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Thursday, September 19, 2013

Do not let emotion change RT profession for worse

Emotional people disregard the facts and blame Junior Seau's suicide on NFL
You've been hearing for the last two years that football causes Alzheimer's
causes headaches, short-term, average term, long-term memory loss.  Football
causes dimentia.  There has never been any evidence to prove this...
but it doesn't matter, because emotion has set in, and the court of public
opinion has spoken.  Regardless of facts, the NFL is guilty as sin.
This has also resulted in the NFL taking the fun out of the game.
Some day, because of this emotion, we may be forced to watch
NFL flag football.    
Once emotion sets in facts don't matter.  You have Junior Seau committing suicide (and it's terrible what happened to him), and because he played for the NFL the media claims it's because he was hit in the head too much.  There is no proof of any of this, but because emotion set it, the facts don't matter.

There was another story where there was this guy who never played in the NFL, and he believed eating blueberries were good for you because he believed they had antioxidents.  He believed they purified the blood by getting the oxidents out.  After he told his buddies this, trying to encourage them to do the same, he committed suicide two weeks later.  Since he didn't play in the NFL, the media couldn't blame it on being hit to many times.  If he did, you know that type of emotion would have supplanted any facts. Yet emotion still set in, as the media blamed the blueberries instead of considering the facts.

The NFL is now being forced to pay $765 million to 4500 retired NFL players because the NFL didn't protect their heads from serious injury.  Sure some of these former NFL players have dementia, Alzheimers, and Parkinsons.  But there was never a discussion, never any facts to prove this is true. Yet due to emotion the NFL now has to fork out all this money.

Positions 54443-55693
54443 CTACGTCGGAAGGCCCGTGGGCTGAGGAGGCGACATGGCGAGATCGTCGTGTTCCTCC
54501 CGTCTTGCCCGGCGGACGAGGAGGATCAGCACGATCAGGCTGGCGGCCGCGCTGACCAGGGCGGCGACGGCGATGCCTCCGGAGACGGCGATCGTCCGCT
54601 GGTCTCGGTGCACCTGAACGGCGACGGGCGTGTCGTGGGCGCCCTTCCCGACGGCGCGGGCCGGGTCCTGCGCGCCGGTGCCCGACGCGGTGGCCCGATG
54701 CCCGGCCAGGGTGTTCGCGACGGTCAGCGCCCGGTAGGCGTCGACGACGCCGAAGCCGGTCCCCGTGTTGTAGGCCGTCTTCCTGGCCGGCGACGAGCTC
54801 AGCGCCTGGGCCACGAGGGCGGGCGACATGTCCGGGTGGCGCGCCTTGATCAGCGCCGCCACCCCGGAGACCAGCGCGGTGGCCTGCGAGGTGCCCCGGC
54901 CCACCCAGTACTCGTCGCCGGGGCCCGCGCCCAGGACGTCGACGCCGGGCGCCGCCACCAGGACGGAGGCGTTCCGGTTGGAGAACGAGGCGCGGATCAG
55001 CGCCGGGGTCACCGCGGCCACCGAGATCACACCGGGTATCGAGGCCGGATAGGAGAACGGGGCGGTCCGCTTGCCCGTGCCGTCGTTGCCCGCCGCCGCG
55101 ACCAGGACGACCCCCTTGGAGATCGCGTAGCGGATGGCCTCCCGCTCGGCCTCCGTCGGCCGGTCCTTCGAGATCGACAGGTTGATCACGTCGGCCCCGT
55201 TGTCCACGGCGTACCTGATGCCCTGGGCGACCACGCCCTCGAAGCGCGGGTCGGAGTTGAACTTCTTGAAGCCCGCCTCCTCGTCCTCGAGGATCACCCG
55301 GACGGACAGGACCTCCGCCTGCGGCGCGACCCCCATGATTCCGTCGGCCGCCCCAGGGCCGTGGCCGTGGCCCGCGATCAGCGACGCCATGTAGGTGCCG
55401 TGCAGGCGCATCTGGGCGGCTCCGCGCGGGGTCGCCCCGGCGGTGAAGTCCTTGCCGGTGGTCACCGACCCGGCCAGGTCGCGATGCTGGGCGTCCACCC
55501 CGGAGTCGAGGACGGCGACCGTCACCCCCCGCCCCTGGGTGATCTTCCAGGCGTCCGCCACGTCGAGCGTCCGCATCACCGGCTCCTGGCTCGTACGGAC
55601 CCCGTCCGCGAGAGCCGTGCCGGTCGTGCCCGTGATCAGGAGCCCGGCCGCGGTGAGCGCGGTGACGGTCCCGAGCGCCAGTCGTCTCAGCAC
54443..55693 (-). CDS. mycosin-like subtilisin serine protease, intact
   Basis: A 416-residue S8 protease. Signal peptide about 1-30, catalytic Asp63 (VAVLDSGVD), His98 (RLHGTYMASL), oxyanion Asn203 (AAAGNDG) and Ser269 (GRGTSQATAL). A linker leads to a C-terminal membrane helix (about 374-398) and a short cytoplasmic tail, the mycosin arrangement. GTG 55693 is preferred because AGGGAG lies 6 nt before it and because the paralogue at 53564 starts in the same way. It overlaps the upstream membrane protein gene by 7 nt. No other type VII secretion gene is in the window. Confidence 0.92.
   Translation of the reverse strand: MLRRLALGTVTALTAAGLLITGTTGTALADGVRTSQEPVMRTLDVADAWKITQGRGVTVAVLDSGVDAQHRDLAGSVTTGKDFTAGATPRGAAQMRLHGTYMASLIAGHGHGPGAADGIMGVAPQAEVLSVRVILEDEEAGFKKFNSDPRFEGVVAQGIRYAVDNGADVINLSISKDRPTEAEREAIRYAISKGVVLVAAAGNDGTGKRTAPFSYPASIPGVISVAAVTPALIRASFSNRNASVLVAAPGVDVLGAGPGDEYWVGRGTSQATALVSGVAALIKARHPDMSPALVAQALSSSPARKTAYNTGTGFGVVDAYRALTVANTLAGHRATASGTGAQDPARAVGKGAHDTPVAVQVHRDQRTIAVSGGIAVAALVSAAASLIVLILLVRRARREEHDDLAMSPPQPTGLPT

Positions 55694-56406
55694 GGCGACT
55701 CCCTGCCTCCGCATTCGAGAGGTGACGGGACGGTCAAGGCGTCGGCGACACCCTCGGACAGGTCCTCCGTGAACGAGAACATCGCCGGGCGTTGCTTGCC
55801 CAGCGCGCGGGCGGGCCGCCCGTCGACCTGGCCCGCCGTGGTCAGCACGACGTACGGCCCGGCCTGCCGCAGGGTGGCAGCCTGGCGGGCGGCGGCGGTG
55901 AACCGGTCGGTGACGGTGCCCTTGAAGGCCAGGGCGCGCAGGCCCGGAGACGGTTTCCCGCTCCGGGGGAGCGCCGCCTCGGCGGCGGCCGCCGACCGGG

The same type of emotion sets in in other areas as well.  People have gotten this idea that there would be more respect, and less apathy amid the respiratory therapy profession if it were a Bachelor's or Doctorate's program, turning us into a profession similar to nurse practitioners, or respiratory practitioners.  Yet think again.

Let's look at the pharmacy profession, for example.  We all love our neighborhood pharmacists, well so you'd think.  Many of the pharmacists I interview on a daily basis are not so happy with their profession.  Like RTs, pharmacists are burned out and apathetic, and there is also a high rate of suicide.

One pharmacist said to me, "We can't make mistakes, or a person can be seriously harmed or die.  We have doctors calling us all the time putting pressure on us.  We are often asked to do things that don't make sense. We have customers who complain because they have to wait too long for their drugs.  I could go on."